Se x arabchat
With chatrooms, language itself may be going through new and rapid development – or, on the other hand, enthusiasts may be taking advantage of a brief experimental moment, acquiring expertise in communicative techniques which prove to be short-lived.
It is thought that the first humans may have exchanged information through both aural articulation and gesture: crude grunts and hand signals.In the eighteenth and nineteenth centuries there were several proposals with labels which tended to signal the desperation of their authors: ‘ding-dong’, ‘bow-wow’ and ‘yo-he-ho’ theories (Barber, 1972), each attempting to explain in general social terms the origin of language.While such conjecture must always remain unresolved, the rapid changes in communicative technologies in the late twentieth century, together with their markedly social or participatory bias, allows us to glimpse once again the intriguing degree to which ordinary people are willing to push the limits of communicative systems.Certainly, chatroom communication (and its more recent take-up in mobile telephony’s SMSing) very obviously separates from traditional language through regulated processes of word corruption and its compensatory use of abbreviations and emoticons. What does it mean that such innovation can arise in such a short time span?(I explore emoticons in Case Study Three and abbreviations and other language parts in Case Study Seven). And are these limited, or generalisable, features of modern language use?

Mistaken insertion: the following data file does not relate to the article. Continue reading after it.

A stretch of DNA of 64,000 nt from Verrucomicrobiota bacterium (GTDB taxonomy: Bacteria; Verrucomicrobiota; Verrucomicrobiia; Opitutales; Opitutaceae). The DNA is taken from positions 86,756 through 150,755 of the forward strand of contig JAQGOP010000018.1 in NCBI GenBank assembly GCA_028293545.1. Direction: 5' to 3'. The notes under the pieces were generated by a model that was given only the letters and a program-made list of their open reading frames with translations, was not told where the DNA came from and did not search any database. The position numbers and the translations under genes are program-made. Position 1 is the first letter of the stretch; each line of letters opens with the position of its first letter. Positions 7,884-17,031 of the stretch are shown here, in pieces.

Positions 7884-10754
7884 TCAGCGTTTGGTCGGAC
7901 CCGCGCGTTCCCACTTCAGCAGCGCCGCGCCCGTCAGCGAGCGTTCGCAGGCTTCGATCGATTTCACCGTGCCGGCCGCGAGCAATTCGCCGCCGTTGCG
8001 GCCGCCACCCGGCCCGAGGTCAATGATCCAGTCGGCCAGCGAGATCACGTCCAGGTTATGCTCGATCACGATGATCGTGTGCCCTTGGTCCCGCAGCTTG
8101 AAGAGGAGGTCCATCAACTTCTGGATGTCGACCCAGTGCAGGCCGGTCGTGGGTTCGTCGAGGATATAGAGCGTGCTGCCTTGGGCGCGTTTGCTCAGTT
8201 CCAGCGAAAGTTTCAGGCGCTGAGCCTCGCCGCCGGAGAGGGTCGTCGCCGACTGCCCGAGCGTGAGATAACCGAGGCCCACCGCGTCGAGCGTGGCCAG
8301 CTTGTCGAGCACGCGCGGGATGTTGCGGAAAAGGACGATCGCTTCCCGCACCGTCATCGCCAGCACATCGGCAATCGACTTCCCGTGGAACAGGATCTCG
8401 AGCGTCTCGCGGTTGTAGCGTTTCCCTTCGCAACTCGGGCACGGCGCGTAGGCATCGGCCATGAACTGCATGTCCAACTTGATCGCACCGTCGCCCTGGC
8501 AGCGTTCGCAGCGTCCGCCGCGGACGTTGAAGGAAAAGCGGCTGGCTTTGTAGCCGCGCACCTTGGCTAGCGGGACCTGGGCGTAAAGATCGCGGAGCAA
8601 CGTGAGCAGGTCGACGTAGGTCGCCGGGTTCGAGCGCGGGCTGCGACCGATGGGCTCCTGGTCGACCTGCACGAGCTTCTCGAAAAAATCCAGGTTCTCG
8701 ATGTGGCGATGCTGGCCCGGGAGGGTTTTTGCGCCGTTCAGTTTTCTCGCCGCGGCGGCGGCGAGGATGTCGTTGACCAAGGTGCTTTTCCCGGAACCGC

Beginning with an understanding of the following linguistic theories: Semiotic Analysis, Speech Act Theory (SA), Discourse Analysis (DA), Conversational Analysis (CA); several schools of text analysis theory, including Reading-response Theory, and techniques of technology analysis, especially Computer-Mediated Communication (CMC), this thesis discusses how conversation in the text-based chatroom milieu differs from every day ‘casual’ conversation in a number of respects.